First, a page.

Don’t underestimate the power of a good night’s sleep

Research has shown that getting less than 8 hours of sleep a night will not only result in reduced energy levels, but it can also have an impact on mental and emotional wellbeing (1). Our body and mind require sleep to reset and rejuvenate, it’s a key time for muscle and organ repair and our minds to rest. 

Poor sleep also affects our hunger hormones,  ghrelin and leptin. Tired bodies are constantly searching for more energy to keep them going, so our bodies look to food to supplement this. This causes the ramping up of our hunger hormone ghrelin, and reduces production of leptin (which signals our mind that we’re full) (2). So our food cravings and giving in to temptation can be amplified by our tiredness. 

There’s lots of factors that play a role in a good night’s sleep, but one thing we can do to help obtain a better night’s sleep is setting up a bedtime ritual. Having a bedtime routine with ‘wind down’ time both promote melatonin production (1).

The Fresh Start team’s sleep improving habits: 

Nadia’s bedtime must – Has a household rule to have no technology or LED white lights at least 1 hour before bedtime – this means no mobile, tv, laptop or tablet

Amber’s bedtime must – Having dinner at least 2 hours before bed, so her body doesn’t have to focus on digestion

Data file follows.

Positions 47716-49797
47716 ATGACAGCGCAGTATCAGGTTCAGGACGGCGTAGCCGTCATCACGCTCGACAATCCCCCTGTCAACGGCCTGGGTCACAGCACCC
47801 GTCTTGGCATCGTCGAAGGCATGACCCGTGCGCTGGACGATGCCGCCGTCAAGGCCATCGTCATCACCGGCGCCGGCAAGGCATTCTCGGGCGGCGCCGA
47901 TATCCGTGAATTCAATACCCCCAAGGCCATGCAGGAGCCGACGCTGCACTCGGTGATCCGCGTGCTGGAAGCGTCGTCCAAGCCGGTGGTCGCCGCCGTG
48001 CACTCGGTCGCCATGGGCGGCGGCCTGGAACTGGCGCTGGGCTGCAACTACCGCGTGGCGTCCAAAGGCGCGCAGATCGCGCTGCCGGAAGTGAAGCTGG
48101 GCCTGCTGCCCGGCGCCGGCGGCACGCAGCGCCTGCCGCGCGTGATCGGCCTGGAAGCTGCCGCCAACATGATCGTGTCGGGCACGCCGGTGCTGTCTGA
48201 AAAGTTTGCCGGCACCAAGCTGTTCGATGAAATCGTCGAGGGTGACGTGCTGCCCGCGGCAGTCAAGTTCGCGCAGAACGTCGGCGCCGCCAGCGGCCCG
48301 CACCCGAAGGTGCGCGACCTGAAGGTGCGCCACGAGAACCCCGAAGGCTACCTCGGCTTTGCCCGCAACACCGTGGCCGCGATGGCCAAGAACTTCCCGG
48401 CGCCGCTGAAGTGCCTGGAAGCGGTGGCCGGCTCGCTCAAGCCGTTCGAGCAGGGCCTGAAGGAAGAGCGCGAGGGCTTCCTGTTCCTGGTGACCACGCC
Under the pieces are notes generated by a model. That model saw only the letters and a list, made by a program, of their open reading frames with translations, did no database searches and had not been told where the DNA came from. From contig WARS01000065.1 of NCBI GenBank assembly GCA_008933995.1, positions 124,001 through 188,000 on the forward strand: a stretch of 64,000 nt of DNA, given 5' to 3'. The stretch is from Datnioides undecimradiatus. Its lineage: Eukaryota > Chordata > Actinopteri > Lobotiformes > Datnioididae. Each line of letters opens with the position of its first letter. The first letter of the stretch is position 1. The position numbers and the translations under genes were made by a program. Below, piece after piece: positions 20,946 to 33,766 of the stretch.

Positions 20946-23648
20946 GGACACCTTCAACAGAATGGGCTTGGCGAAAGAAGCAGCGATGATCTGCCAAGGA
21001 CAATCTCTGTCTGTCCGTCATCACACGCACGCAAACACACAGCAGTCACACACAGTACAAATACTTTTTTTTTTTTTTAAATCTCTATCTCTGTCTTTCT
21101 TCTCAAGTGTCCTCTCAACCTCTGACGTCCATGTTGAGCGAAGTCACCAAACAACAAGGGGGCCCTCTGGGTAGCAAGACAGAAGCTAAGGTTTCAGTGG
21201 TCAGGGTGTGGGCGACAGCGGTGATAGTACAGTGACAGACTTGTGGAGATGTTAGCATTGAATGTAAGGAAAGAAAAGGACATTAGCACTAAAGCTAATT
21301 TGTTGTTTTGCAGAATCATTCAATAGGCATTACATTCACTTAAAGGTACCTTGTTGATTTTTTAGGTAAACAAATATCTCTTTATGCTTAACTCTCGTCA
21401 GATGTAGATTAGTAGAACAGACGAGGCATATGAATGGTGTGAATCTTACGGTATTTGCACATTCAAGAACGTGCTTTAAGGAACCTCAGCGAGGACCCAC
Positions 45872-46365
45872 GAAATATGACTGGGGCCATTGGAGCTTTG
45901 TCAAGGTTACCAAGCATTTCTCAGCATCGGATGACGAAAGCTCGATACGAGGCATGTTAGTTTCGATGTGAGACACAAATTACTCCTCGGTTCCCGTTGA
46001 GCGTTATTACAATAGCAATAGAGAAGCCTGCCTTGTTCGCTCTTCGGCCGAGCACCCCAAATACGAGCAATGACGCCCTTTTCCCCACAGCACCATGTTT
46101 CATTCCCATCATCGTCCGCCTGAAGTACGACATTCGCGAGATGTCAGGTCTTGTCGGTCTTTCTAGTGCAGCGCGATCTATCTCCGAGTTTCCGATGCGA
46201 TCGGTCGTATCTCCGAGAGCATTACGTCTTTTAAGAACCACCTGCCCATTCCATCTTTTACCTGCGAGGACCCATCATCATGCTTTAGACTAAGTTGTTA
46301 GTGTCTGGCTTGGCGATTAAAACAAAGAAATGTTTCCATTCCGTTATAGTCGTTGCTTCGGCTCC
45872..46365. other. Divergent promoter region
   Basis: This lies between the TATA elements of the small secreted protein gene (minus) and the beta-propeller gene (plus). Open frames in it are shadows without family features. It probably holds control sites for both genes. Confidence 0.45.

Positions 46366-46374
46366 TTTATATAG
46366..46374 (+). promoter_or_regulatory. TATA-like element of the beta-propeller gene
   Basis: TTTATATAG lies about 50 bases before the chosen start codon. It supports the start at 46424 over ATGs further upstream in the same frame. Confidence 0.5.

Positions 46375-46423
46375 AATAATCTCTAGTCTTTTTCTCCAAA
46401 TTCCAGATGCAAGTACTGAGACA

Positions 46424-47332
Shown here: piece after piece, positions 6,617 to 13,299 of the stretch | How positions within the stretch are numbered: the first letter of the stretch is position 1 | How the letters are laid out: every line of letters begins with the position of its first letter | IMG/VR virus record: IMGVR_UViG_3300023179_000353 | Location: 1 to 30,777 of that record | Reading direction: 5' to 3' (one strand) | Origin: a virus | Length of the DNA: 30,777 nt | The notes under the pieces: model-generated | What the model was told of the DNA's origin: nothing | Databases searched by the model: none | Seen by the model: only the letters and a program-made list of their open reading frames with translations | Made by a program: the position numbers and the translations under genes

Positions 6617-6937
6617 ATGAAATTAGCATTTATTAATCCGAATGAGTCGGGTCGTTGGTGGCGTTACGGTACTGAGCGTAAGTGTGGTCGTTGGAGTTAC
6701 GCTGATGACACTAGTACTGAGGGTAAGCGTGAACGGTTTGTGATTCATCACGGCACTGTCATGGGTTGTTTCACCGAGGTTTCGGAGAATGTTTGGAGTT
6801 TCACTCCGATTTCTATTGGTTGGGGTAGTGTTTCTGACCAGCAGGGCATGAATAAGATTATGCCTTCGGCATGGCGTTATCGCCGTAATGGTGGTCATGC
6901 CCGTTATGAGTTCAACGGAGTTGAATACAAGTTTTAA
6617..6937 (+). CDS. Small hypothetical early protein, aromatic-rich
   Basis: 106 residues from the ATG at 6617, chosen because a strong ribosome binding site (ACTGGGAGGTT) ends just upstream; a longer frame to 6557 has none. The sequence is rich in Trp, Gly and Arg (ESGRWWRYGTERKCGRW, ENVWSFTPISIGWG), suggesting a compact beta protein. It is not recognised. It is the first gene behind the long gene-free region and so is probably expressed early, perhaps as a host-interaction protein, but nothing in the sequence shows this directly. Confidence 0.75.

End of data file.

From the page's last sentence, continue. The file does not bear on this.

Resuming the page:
Emma’s bedtime must – Loves to have a calming cup of chamomile tea or a warm shower to slow her mind and body

Some of the ways we reduce our caffeine intake to aim for a better night’s sleep:

  1. Reduce the number of coffees – If you’re a 2+ coffee a day kind of person, why not try cut back just one of these? The one latest in the day could make the most difference to your sleep patterns 
  2. Decaf coffee – you still get to enjoy the coffee and the ritual, without the added caffeine 
  3. Herbal teas – peppermint, chamomile, lemongrass & ginger are some of our favourites. Green tea is another delicious herbal tea, but does contain lesser amounts of caffeine (which can be a great tool to wean off the caffeine!).
  4. Kombucha – try ordering a kombucha or soda water from a cafe rather than opting for a hot drink. This will be even easier as the weather warms up! 


1.Bartel, K, Richardson, C & Gradisar M 2018, Sleep and mental wellbeing: exploring the links, Victorian Health Promotion Foundation, Melbourne.
2. Taheri, S., Lin, L., Austin, D., Young, T., & Mignot, E. (2004). Short sleep duration is associated with reduced leptin, elevated ghrelin, and increased body mass index. PLoS medicine, 1(3), e62. doi:10.1371/journal.pmed.0010062

Meet the Nutritionist

Emma ‘Edamame’

Our in-house nutritionist Emma ‘Edamame’ was born and bred in mid Canterbury and has the health and wellbeing of Kiwis in mind at all times. As an NZ registered nutritionist (NZ Nutrition Society) with a bachelor’s degree in Nutrition and Food Science from the University of Auckland, she makes sure we’re all getting our fresh dose of local veggies and our meals are full of nutritious substance – thanks for having our back Em (and our waistlines!). When it comes to New Zealand produce, Emma is a whizz, with fresh berries being her absolute fave. Intrigued to know what food this nutritionist couldn’t live without? Fresh fish and seafood, delivering on both flavour and nourishment. As well as ice cream, especially real fruit ice creams, in the summer time! Life’s all about a tasty balance, right?

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